The Oxford University company secures £2.3m in Series A funding to translate image management platform for the consumer market.
Zegami, an Oxford University analytics spinout company focused on image management, has raised £2.3m in Series A funding to develop its image search and analytics platform for the cloud and take its technology to the consumer market.
Zegami allows people to explore large image collections in a way that turns masses of information into usable insight and knowledge. The flexibility of the core technology platform lends itself to managing any image rich data set, from family photo collections to scientific image libraries in a powerful and fun intuitive way.
Founded in February 2017 with Oxford University intellectual property at its core, the Zegami platform was initially designed as a research tool to aid with the analysis and management a large portfolio of microscopy images. Now, Zegami is having impact in a number of different industries, from museums and galleries as a collection management search tool to an analytics tool for human resources, asset management, and even as a sports analytics platform.
The research applications of Zegami have attracted of universities as clients from around the world, including: Oxford University, the University of South Australia, Purdue University, Dublin University, Edinburgh University and Oregon University. The software is also generating corporate interest from firms, including human resources company SD Worx and product development firm Innova Systems.
Zegami has also recently agreed to provide the database support for Lest We Forget, a nationwide campaign led by Oxford University to digitise memories and memorabilia from World War One in time for the centenary of the Armistice in 2018.
The latest funding round was led by returning investor Oxford Sciences Innovation, and included Parkwalk Advisors. Alongside the funding, Zegami has also appointed Adam Whittaker as Chief Financial Officer, who was formerly CFO of one of Oxford’s most successful spinouts in NaturalMotion, and Gary Flake, former Head of Microsoft Live Labs and creator of the Microsoft pivot concept, as a business advisor.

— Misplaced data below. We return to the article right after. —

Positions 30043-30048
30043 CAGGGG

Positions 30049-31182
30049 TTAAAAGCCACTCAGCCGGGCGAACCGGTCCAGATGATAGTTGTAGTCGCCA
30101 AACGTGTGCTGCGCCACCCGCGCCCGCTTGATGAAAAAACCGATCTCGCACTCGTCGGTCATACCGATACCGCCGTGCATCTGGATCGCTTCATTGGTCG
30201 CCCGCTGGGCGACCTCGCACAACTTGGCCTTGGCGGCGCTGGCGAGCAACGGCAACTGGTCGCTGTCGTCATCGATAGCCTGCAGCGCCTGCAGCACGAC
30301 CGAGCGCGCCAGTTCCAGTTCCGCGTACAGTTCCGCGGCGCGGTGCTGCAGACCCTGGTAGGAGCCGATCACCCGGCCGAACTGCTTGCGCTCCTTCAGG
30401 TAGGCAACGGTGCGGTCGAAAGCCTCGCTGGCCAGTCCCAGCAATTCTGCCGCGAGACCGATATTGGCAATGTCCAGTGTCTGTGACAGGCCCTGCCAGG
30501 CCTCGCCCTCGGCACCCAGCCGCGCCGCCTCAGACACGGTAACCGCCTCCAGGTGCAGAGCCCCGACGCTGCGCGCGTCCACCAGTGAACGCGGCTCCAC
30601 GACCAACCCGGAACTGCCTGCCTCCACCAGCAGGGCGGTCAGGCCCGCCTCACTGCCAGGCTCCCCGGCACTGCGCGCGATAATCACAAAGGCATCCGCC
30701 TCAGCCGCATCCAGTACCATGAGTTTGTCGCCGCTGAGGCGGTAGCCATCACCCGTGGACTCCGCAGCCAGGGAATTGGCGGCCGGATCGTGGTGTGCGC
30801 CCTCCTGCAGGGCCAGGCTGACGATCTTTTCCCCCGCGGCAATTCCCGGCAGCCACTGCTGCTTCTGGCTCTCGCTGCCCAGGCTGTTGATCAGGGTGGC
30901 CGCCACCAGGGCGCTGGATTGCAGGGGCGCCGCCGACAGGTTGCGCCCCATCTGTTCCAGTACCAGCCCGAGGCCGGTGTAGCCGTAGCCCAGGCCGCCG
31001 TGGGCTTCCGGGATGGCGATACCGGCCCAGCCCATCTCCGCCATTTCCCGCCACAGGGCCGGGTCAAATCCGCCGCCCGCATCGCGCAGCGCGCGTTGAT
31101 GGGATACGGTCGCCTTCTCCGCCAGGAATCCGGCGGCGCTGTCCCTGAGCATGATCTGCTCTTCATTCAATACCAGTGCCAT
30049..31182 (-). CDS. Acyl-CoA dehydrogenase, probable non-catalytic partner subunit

Samuel Conway, Chief Executive Officer at Zegami, said:
“The investment marks a significant step forward for the company enabling us to grow our team and marketing efforts as we move the software to the cloud to make it more accessible to everyone.”
Stephen Taylor, Head of Computational Biology at the Weatherall Institute for Molecular Science at Oxford University and co-founder of Zegami, said:
“Using Zegami we’re able to make sense of the vast collections of image data and its associated metadata, which is key to our research in ways which were previously impossible. The ability to use multiple parameters to search, sort and group images is invaluable for picking previously unseen patterns or characteristics in the image datasets.”
Julie-Anne Lambert, Librarian of the John Johnson Collection of Printed Ephemera at The Bodleian Library, Oxford, said:
“Zegami has enabled us to make our collections available, in an exciting, cutting-edge way, to new communities: local and family historians, textile historians, etc. It is a far cry from searching a library catalogue and clicking on a thumbnail.”
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